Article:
Third, the establishment of science did not support glia research. Glia were not thought to be important, so glia researchers fared poorly in fierce competition for funding. They did not get published in premier journals. I started a new journal, called Neuron Glia Biology, a few years ago with many other scientists to make glia more widely appreciated within science.
It is now understood that glia are extremely important, and have been vastly overlooked. There is no doubt that glia have a special association with neurons. To say we have four kinds of glia is naïve. There are probably as many kinds of glia as there are neurons.
ARF: How do you balance being a scientist and a journalist?
DF: It is hard to balance them both. Science has to work through the scientific method, which means removing the person from the process. You do not want self-promotion, or to have the individual become a factor in the findings. So scientists who interact with the press are not always welcome. But I am stubborn, and I try to do both. After all, public funding supports everything I do. All they ask in return is that we tell them what we did with the money.
Also, a scientist-author has an advantage. We know what is going to happen in our field five years from now, because we are reviewing papers, we are sitting on grant review sessions. While I am at meetings and hearing the latest work that is not even published, I am thinking of how much fun it would be to share this with people at the right time. That is how I was able to have the book be so current.
ARF: What was most interesting as you put this book together?
DF: To find that writing a book is much like doing science, in that the most exciting part of writing the book was the research. You are dealing with data and trying to determine the truth. You have to go to original sources. That meant traveling around the world, going to the laboratories of famous scientists from the 1800s, looking at their notebooks, getting charcoal on my hands from their kymograph recordings.
ARF: How can we use the new understanding of glia to understand disease?
DF: The knowledge of glia is illuminating every aspect of neurological disease from Alzheimer’s to Parkinson’s because glia are the first responders to disease and injury. For example, it turns out that chronic pain involves glia. Microglia and astrocytes respond to injury by releasing inflammatory cytokines, chemokines, and other substances. This is normal in the early stages of pain, a part of the healing process. But in chronic disease, the glia do not get shut off. [Editor’s note: For more information, see Fields, 2010; Fields, 2009.]
Amyotrophic lateral sclerosis is a good example. For years, doctors and neuroscientists studied motor neurons because it was a motor neuron pathology. But if you put the abnormal ALS-associated SOD1 gene in astrocytes or Schwann cells, or even microglia, then mice get the disease. [Editor’s note: See ARF related news story on Lobsiger et al., 2009.]
One of the surprises was that glia would be involved in psychiatric illness. People thought that psychiatric illnesses were problems in thought, but now psychiatric illnesses are thought to be imbalances in neurotransmitters. Astrocytes are the cells that control the levels of neurotransmitters in the synapse. All of our psychiatric treatments, like SSRIs for depression, are drugs that change the level of neurotransmitters.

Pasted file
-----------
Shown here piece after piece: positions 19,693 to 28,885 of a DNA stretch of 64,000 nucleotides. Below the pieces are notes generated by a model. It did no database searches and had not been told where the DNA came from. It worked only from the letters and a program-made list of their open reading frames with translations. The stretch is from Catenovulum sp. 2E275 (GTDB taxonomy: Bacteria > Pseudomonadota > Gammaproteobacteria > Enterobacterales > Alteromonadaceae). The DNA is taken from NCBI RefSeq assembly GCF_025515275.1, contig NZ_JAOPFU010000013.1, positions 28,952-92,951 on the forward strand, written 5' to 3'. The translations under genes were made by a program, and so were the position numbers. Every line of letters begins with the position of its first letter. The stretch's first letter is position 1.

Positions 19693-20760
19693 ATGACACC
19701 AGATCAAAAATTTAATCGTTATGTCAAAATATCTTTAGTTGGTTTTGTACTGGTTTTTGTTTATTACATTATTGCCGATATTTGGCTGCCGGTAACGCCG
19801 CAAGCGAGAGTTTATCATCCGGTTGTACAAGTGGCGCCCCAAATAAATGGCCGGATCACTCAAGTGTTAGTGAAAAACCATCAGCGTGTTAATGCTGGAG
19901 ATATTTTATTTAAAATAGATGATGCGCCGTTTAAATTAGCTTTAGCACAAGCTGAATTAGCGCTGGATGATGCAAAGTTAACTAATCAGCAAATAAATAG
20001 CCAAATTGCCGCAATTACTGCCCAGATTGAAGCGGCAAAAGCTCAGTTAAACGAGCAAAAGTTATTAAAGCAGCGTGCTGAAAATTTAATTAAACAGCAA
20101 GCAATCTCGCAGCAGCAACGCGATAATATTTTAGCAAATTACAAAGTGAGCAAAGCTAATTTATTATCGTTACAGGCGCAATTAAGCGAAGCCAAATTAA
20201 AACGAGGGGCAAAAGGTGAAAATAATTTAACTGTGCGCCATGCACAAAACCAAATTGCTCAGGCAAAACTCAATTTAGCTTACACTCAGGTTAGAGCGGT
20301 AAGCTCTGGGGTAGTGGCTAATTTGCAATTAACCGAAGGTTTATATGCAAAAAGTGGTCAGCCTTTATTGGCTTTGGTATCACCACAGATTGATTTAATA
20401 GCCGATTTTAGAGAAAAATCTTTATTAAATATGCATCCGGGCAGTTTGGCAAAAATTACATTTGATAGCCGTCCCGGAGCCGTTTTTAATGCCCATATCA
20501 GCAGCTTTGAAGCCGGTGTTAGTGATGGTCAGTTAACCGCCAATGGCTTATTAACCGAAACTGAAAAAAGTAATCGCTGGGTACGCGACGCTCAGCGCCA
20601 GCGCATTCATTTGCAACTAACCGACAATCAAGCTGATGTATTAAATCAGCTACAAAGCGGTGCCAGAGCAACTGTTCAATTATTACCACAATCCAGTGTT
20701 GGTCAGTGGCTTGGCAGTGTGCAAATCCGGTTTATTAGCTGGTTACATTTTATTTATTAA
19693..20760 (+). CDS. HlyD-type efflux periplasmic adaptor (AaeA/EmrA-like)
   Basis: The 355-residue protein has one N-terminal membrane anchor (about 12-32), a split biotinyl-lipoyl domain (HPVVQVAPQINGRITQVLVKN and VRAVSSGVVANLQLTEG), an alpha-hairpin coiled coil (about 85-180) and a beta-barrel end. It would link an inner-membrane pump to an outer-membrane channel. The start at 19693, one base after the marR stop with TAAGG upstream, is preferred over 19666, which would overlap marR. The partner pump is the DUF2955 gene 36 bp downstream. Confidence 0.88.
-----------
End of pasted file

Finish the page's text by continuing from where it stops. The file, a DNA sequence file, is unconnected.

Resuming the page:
ARF: Tell us about your research at NIH.
DF: I have always been interested in plasticity. I study how activity regulates the development of the brain. [Editor’s note: See Fields and Nelson, 1992.] The human brain, unlike the brains of lots of animals, develops for the first 25 years of life. That is the key to the success of our species. We develop the brain in the environment we are born into, rather than an environment encoded in our genes. We cheat evolution that way.
If the environment is going to affect the wiring of the brain, then there has to be a change in the genes in the neurons. In our head, our environment is coded in the patterns of neural impulse activity, so patterns of activity must be able to regulate our genes and neurons. Most of my work is done in cell culture, where we grow neurons and stimulate them to fire. We can turn on and turn off genes by making neurons fire in different patterns.
I am interested now in how the oligodendrocytes that form the electrical insulation on axons could be involved in learning. [Editor's note: See ARF related news story on Ishibashi et al., 2006.] Myelination in the human brain continues until you are about 25. If it is just insulation, why wasn’t it done when you were born? Over the past 15 years we have found that electrical activities communicate to oligodendrocytes to make them form more myelin. Once a bare axon gets myelinated, it conducts 50 times faster. That is going to have a big effect on the circuitry in the brain. This is a new aspect of learning. [Editor’s note: See Fields, 2008; Fields, 2010.]
ARF: You do science, write, scuba dive, build guitars, rock climb—how do you fit it all in?
DF: During the day, I’m doing science. At night, while the glue is drying on my guitar, I write. The more I have to do, the more I get done.
ARF: Thank you for this interview.
DF: My pleasure.